The polar magnetic fields reverse at the peak of each 11-year solar cycle. However, the reversal does not happen at the same time at the south and north poles. This has not been explained either. In January 2012, HINODE found that the north magnetic field was in a zero state prior to completing the flip from negative to positive. HINODE also observed very little change in the south pole’s positive polarity. This has created a four-pole magnetic structure, with positive polarity at both the north and south poles, and with negative polarity in the vicinity of the equator. Some people say that something unexpected is happening at present on the Sun.

Observations by HINODE last January also found that there still weren’t any signs of a reversal of the southern magnetic field. The sun’s polar magnetic fields have been monitored for a while by Stanford University in the United States, for example, and it was already known that the magnetic fields reverse and that the reversal happens differently at the north and south poles. But HINODE captured the very moment of the flip in high resolution for the first time.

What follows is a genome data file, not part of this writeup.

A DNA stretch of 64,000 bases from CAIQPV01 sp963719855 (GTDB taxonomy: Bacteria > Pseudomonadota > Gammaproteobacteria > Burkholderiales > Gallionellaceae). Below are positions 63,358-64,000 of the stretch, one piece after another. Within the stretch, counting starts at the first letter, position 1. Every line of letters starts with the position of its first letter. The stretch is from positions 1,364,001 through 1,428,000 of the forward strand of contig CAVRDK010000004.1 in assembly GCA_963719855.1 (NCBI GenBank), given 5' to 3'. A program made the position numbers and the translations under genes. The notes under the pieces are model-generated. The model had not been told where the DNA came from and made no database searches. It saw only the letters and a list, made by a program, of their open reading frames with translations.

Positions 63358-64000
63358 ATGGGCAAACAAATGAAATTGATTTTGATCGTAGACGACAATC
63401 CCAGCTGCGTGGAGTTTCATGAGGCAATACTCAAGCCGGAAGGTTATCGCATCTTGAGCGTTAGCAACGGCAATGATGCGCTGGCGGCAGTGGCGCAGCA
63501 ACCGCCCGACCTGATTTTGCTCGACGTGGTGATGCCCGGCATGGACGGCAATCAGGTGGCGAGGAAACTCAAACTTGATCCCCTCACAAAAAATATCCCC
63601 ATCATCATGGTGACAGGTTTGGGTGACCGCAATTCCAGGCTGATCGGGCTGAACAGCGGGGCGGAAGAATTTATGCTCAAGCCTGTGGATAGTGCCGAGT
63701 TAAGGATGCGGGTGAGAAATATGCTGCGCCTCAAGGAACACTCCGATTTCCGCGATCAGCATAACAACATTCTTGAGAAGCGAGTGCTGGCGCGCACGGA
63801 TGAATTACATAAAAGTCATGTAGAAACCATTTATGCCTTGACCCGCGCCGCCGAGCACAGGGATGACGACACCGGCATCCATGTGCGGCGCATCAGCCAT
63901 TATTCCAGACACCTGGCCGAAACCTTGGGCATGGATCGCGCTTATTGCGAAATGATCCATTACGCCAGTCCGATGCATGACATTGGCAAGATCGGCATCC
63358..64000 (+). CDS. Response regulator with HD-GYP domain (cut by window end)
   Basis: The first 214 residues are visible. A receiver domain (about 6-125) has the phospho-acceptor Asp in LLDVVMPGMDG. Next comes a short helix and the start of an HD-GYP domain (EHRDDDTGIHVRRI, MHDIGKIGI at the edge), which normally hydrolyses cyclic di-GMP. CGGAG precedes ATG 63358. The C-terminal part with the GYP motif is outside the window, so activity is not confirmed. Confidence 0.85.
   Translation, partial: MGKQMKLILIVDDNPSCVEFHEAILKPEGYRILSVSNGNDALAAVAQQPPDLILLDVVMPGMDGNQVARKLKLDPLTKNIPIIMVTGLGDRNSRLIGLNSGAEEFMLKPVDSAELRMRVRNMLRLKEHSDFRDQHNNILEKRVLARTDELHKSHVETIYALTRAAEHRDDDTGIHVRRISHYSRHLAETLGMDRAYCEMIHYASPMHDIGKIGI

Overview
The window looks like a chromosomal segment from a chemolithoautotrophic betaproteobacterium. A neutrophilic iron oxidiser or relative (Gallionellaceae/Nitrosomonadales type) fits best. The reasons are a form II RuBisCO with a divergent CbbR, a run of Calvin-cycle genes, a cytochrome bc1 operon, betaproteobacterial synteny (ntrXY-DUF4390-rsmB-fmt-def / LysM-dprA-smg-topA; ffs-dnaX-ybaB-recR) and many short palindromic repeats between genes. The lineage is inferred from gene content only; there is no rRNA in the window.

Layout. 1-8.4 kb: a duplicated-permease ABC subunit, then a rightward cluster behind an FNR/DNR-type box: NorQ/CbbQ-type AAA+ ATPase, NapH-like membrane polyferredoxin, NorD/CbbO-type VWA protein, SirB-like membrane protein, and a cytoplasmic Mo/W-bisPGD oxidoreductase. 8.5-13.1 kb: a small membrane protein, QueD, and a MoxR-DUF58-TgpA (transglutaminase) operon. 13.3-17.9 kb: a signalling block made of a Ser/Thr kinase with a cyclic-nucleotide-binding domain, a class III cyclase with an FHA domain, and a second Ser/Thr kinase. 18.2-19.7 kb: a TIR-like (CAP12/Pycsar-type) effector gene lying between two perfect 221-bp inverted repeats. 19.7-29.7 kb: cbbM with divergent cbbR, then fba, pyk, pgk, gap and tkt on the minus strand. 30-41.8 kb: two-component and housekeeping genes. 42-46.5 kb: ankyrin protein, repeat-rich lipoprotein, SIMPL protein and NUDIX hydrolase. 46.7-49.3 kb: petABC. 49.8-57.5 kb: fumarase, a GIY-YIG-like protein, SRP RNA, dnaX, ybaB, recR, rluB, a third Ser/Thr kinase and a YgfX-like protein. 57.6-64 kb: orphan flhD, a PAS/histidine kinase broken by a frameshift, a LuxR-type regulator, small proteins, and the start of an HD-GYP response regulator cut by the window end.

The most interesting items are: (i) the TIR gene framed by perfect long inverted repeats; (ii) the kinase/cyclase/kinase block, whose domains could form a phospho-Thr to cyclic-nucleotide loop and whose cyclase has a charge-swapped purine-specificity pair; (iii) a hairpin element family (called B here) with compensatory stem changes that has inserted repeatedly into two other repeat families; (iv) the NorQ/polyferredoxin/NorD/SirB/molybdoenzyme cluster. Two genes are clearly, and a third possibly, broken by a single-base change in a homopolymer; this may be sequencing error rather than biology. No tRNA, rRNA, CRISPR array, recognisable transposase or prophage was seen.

--- How could the Earth be affected by the four-pole magnetic structure?

We don’t know yet. The Sun is in this state right now, but no one knows how this will influence the Earth. Our group found and published the fact that solar activity reaches its peak at each pole in accordance with the flip at the north and south poles respectively. What is more complicated is that something unexpected is happening to the Sun. It has been quiet for some reason, regardless of the fact that it is supposed to be at its maximum this year according to its 11-year cycle.

--- What do you mean by “unexpected”? What’s happening to the Sun?

The current solar cycle is supposed to peak in 2013, but compared to the peak of the previous cycle, there have been fewer sunspots, which are an indicator of solar activity, and fewer powerful solar flares. This year, there have been no large geomagnetic storms, which are caused by intense solar flares. There were approximately 17 geomagnetic storms during the peak of each previous solar cycle, so it is strange that there has been none this year.